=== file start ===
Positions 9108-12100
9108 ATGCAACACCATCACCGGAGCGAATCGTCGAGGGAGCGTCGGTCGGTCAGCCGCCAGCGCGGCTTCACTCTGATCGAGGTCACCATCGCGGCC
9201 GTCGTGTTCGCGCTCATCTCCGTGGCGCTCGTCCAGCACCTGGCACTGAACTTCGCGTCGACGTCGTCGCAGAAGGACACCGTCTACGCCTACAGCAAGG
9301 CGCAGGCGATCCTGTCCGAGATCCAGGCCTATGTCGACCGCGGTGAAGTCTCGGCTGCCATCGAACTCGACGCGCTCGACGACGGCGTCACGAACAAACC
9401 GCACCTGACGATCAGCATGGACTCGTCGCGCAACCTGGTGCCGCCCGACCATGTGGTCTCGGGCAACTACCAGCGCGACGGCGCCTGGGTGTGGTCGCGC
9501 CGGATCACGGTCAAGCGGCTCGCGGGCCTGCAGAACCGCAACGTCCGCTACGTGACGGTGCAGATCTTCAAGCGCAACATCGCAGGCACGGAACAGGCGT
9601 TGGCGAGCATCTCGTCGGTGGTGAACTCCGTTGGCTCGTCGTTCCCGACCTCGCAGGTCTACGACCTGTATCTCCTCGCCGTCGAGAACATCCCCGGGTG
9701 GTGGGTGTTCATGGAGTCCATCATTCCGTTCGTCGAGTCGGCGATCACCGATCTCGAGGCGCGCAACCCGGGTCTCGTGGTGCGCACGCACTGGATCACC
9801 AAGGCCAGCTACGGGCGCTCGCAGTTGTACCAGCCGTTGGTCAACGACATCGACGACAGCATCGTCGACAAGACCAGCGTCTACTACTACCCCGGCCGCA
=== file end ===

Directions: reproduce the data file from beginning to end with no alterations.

Positions 9108-12100
9108 ATGCAACACCATCACCGGAGCGAATCGTCGAGGGAGCGTCGGTCGGTCAGCCGCCAGCGCGGCTTCACTCTGATCGAGGTCACCATCGCGGCC
9201 GTCGTGTTCGCGCTCATCTCCGTGGCGCTCGTCCAGCACCTGGCACTGAACTTCGCGTCGACGTCGTCGCAGAAGGACACCGTCTACGCCTACAGCAAGG
9301 CGCAGGCGATCCTGTCCGAGATCCAGGCCTATGTCGACCGCGGTGAAGTCTCGGCTGCCATCGAACTCGACGCGCTCGACGACGGCGTCACGAACAAACC
9401 GCACCTGACGATCAGCATGGACTCGTCGCGCAACCTGGTGCCGCCCGACCATGTGGTCTCGGGCAACTACCAGCGCGACGGCGCCTGGGTGTGGTCGCGC
9501 CGGATCACGGTCAAGCGGCTCGCGGGCCTGCAGAACCGCAACGTCCGCTACGTGACGGTGCAGATCTTCAAGCGCAACATCGCAGGCACGGAACAGGCGT
9601 TGGCGAGCATCTCGTCGGTGGTGAACTCCGTTGGCTCGTCGTTCCCGACCTCGCAGGTCTACGACCTGTATCTCCTCGCCGTCGAGAACATCCCCGGGTG
9701 GTGGGTGTTCATGGAGTCCATCATTCCGTTCGTCGAGTCGGCGATCACCGATCTCGAGGCGCGCAACCCGGGTCTCGTGGTGCGCACGCACTGGATCACC
9801 AAGGCCAGCTACGGGCGCTCGCAGTTGTACCAGCCGTTGGTCAACGACATCGACGACAGCATCGTCGACAAGACCAGCGTCTACTACTACCCCGGCCGCA